When a very important meeting between the UK’s Prime Minister Teresa May and Scottish First Minister Nicola Sturgeon, a meeting focused on Brexit, the UK’s future relationship with the EU and a possible second Scottish Referendum; one would assume the main issues would dominate the front pages of newspapers. The seriousness of the occasion was nowhere to be found on today’s Daily Mail front cover which read: ‘Never mind Brexit, who won Leg-it!’
Unsurprisingly, the Daily Mail found itself on the receiving end of much criticism; many people took to Twitter to publicise their displeasure:
Labour leader Jeremy Corbyn (@jeremycorbyn): ‘Its 2017. This sexism must be confined to history. Shame on the Daily Mail
Yvette Cooper (@YvetteCooperMP): It's 2017. Two women's decisions will determine if United Kingdom continues to exist. And front page news is their lower limbs. Obviously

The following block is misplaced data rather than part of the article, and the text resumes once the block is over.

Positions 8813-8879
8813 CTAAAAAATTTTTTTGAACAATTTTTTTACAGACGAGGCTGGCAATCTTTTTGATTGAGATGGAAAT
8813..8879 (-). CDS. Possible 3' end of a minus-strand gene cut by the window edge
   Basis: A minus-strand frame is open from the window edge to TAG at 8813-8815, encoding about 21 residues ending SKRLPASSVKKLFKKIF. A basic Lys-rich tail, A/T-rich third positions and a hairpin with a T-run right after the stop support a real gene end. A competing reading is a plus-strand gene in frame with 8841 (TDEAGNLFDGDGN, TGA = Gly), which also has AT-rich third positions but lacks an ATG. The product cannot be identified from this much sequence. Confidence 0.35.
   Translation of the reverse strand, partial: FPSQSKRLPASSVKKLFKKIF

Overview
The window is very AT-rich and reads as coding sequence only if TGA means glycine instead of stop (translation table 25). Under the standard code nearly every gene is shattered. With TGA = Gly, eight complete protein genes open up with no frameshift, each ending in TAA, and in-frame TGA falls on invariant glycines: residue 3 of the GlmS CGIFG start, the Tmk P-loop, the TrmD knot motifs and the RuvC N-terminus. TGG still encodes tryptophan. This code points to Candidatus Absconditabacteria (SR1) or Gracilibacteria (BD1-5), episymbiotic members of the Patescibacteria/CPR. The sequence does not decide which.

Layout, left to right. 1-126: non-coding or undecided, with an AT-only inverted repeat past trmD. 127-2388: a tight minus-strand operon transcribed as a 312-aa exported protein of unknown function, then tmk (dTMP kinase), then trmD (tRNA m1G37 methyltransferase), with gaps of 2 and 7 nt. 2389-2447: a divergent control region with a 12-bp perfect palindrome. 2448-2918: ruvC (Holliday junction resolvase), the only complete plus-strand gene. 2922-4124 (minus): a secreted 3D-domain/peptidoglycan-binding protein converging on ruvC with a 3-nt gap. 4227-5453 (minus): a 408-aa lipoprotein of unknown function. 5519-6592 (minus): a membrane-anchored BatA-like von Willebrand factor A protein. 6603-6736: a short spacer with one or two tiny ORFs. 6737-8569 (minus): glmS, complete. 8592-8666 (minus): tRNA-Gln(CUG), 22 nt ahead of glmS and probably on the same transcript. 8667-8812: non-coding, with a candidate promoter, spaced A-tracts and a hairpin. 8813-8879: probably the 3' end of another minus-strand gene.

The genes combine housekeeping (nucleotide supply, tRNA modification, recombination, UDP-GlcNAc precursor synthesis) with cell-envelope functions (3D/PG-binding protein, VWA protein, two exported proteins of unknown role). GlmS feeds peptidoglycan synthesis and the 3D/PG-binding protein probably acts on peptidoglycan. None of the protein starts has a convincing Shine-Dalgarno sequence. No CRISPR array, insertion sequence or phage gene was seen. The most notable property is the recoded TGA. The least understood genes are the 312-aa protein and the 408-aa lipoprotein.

Speaking to Sky News, Nicky Morgan (former equalities minister) said:
"These two very senior female politicians are being judged by their legs rather than what they said.
"I think this headline is deliberately provocative and it is deliberately demeaning.
"There are very important issues at stake that the Prime Minister and First Minister were discussing yesterday.
"The union between England and Scotland is very important, the United Kingdom is very incredibly important and I think that's what should be focused on in terms of their meeting - not a picture of their legs."
In a BBC radio discussion of the front page, Catherine Mayer (co-founder of the Women's Equality Party, said that it was "laughable and ridiculous" to present two government figureheads in such a way. Continuing:
"This isn't treating women as professionals: this is treating two national leaders as unlikely sex symbols.
"It's precisely meant to diminish their power."
In response to the negative feedback from public figure and the general public, the newspaper attempted to minimize the damage by adding, "Sarah Vine's light-hearted verdict on the big show down" to the article. The action did little to appease its critics.
The Scottish edition of the paper had the alternative headline: "Oh so frosty! Secrets of Nicola and PM's talk-in”; giving the two women and their topic of discussion, a headline more befitting the sobriety of the occasion.